But the companies are learning that in trying to solve one problem they have created another.

Early last month, about 220 Somali Muslims walked off the job at a JBS meatpacking plant in Greeley , Colo. , saying the company had prevented them from observing their prayer schedule. (More than 100 of the workers were later fired.)

Days later, a poultry company in Minnesota agreed to allow Muslim workers prayer breaks and the right to refuse handling pork products, settling a lawsuit filed by nine Somali workers.

In August, the management of a Tyson chicken plant in Shelbyville , Tenn. , designated a Muslim holy day as a paid holiday, acceding to a demand by Somali workers. The plant had originally agreed to substitute the Muslim holy day for   Labor Day , but reinstated Labor Day after a barrage of criticism from non-Muslims.

In some workplaces, newly arrived Somali Muslims have not protested their working conditions. That has been the case at   Agriprocessors , a meatpacking plant in Postville , Iowa . About 150 Somali Muslims have found jobs there, most of them recruited by a staffing company after the plant lost about half its work force in an immigration raid in May.

Jack Shandley, a senior vice president for JBS U.S.A. , said in an e-mail message that “integrating persons of diverse backgrounds regularly presents new and different issues.”

“Religious accommodation is only one workplace diversity issue that has been addressed,” Mr. Shandley said.

Nationwide, employment discrimination complaints by Muslim workers have more than doubled in the past decade, to 607 in the 2007 fiscal year, from 285 in the 1998 fiscal year, according to the federal   Equal Employment Opportunity Commission , which has sent representatives to Grand Island to interview Somali workers.

The Civil Rights Act of 1964 forbids employers to discriminate based on religion and says that employers must “reasonably accommodate” religious practices. But the act offers some exceptions, including instances when adjustments would cause “undue hardship” on the company's business interests.

The new tensions here extend well beyond the walls of the plant. Scratch beneath Grand Island's surface and there is resentment, discomfort and mistrust everywhere, some residents say — between the white community and the various immigrant communities; between the older immigrant communities, like the Latinos, and the newer ones, namely the Somalis and the Sudanese, another refugee community that has grown here in recent years; and between the Somalis, who are largely Muslim, and the Sudanese, who are largely Christian.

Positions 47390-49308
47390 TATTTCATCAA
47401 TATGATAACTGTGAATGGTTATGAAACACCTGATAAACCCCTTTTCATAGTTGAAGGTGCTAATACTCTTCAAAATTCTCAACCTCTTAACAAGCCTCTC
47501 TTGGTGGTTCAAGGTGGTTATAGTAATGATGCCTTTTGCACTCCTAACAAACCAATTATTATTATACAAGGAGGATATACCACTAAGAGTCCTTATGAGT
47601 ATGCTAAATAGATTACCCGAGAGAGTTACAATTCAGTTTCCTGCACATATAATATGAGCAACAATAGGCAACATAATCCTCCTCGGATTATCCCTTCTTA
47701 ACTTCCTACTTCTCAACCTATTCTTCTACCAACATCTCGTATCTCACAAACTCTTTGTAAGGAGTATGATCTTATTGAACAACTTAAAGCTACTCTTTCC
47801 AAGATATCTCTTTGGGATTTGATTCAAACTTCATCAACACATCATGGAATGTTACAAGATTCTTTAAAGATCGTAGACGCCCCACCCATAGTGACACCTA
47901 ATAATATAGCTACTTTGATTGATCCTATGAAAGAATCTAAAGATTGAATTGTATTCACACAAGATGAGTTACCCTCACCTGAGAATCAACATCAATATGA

In dozens of interviews here, white, Latino and other residents seemed mostly bewildered, if not downright suspicious, of the Somalis, very few of whom speak English.

“I kind of admire all the effort they make to follow that religion, but sometimes you have to adapt to the workplace,” said Fidencio Sandoval, a plant worker born in Mexico who has become an American citizen. “A new culture comes in with their demands and says, ‘This is what we want.' This is kind of new for me.”

Ms. Hornady, the mayor, suggested somewhat apologetically that she had been having difficulty adjusting to the presence of Somalis. She said she found the sight of Somali women, many of whom wear Muslim headdresses, or hijabs, “startling.”

“I'm sorry, but after 9/11, it gives some of us a turn,” she said.

Not only do the hijabs suggest female subjugation, Ms. Hornady said, but the sight of Muslims in town made her think of   Osama bin Laden   and the attacks on the United States .

“I know that that's horrible and that's prejudice,” she said. “I'm working very hard on it.”

She added, “Aren't a lot of thoughtful Americans struggling with this?”

For their part, the Somalis say they feel aggrieved and not particularly welcome.

“A lot of people look at you weird — they judge you,” said Abdisamad Jama, 22, a Somali who moved to Grand Island two years ago to work as an interpreter at the plant and now freelances. “Or sometimes they will say, ‘Go back to your country.'   ”

Founded in the mid-19th century by German immigrants, Grand Island gradually became more diverse in the mid- and late-20th century with the arrival of Latino workers, mainly Mexicans.